It was another big step in our relationship and it was a make it or break it time for us. We did just fine and if I could have married him then I would have, but we decided to wait until after college to plan a wedding. My off-season workouts during my sophomore year were hard, but a lot better than my freshman year. I wasn’t the baby anymore and I new how things worked.
Moving into the pole-vault season I was on fire. I was stronger, faster, and mentally tougher than I have ever been in my pole-vaulting career. I was planting the bigger poles I could have only dreamed of planting. I was determined to break the NCAA record that year and no one was going to stop me. My second meet of the year I jumped that dang 4.50m which is 14’9” that I was chasing all freshman year, and jumped it so easily. I almost broke that NCAA record that day.
It was an Indoor Meet at Arkansas, one of those meets that I will remember for a lifetime as well. I was so pumped and amazed I told my dad that I didn’t want to jump too high this year because I would have nothing to look forward to the rest of my collegiate years. I thought 15’3-15’6 would be good enough for the year. Boy, would I regret those words a couple of days later!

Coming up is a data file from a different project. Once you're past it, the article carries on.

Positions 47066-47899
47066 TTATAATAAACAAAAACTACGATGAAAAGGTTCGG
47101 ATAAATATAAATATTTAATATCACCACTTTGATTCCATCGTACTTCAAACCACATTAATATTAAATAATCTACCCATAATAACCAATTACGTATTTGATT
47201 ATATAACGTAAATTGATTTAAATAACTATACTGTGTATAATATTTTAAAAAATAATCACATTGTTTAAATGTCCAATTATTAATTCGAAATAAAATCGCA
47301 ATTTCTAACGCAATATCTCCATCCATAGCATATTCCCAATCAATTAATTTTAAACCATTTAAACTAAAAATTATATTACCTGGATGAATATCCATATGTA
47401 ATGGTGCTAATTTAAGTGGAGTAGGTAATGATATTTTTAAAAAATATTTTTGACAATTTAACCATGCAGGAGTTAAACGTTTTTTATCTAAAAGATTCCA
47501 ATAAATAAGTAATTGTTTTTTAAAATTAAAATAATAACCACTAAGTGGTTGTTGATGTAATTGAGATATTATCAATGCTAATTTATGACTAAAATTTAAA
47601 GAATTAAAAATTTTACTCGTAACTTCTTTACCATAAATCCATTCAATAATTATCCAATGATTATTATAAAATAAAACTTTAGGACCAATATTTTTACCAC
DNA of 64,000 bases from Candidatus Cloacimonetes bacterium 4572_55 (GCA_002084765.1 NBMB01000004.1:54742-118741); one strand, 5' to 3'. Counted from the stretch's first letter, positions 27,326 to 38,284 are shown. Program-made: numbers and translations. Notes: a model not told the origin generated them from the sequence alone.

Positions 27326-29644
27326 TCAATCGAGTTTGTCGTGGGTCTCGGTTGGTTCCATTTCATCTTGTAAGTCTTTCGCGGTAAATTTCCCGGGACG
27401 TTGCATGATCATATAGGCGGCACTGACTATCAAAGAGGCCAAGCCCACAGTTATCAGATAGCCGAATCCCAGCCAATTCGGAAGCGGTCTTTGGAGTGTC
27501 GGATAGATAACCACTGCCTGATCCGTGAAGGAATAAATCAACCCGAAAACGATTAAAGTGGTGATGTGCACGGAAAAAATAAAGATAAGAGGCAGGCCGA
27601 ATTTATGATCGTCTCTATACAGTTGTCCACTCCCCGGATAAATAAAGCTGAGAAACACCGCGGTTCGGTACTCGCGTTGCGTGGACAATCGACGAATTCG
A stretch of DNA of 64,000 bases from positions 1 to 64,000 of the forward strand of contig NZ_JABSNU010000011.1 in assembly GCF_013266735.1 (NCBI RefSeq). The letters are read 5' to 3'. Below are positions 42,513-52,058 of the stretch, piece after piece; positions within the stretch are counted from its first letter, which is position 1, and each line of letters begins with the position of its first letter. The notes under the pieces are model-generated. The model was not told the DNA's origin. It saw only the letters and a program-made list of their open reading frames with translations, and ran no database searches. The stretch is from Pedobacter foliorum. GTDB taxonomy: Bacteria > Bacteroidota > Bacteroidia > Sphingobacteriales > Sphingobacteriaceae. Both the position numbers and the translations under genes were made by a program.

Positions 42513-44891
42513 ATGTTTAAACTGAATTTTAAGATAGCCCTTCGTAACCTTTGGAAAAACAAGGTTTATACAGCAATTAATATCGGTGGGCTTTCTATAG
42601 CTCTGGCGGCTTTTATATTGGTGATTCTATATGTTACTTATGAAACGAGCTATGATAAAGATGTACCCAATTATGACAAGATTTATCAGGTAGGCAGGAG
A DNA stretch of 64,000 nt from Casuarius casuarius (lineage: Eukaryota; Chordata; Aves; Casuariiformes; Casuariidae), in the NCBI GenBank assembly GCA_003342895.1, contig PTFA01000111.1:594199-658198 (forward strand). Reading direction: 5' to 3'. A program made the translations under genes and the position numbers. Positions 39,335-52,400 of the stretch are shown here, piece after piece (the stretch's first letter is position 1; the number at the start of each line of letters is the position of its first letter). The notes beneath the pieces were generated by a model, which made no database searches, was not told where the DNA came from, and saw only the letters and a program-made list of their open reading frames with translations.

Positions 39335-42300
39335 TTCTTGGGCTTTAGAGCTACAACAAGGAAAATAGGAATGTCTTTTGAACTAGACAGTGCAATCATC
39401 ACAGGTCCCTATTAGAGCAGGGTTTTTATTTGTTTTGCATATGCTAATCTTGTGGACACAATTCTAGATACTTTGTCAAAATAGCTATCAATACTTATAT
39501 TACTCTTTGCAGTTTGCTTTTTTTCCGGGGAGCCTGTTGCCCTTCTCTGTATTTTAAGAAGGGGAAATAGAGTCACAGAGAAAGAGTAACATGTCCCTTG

A week before I jumped 4.50m I noticed I had a black spot in my eye where I could not see anything. I woke up one morning to see the time on the alarm clock and could not see what time it was. I had to use my other eye to see the time. The Monday after I jumped 4.50m I decided to tell my trainer about my eye.
I went to the eye doctor and they did the peripheral test with their hands where you have to guess what number they are holding up without directly looking at their hand.
When the eye doctor went to hold his hand up in the lower left hand corner of my right eye peripheral sight I could not see his hand at all. He then looked into my eye real close and said, “It’s a detached retina.” And when he said those words I immediately started to cry. I did a little research before going into the appointment and the worst outcomes that I found were a detached retina or I had a stroke and lost some vision. So I knew if it was one of those outcomes that I would have to have surgery and my season would be over.
When the doctor said detached retina I knew that breaking the NCAA record that year was out of the question. They immediately hurried me out the door and sent me to a retina specialist the same day. The specialist was terrified. He told me I was less than a centimeter from losing my vision completely in my right eye.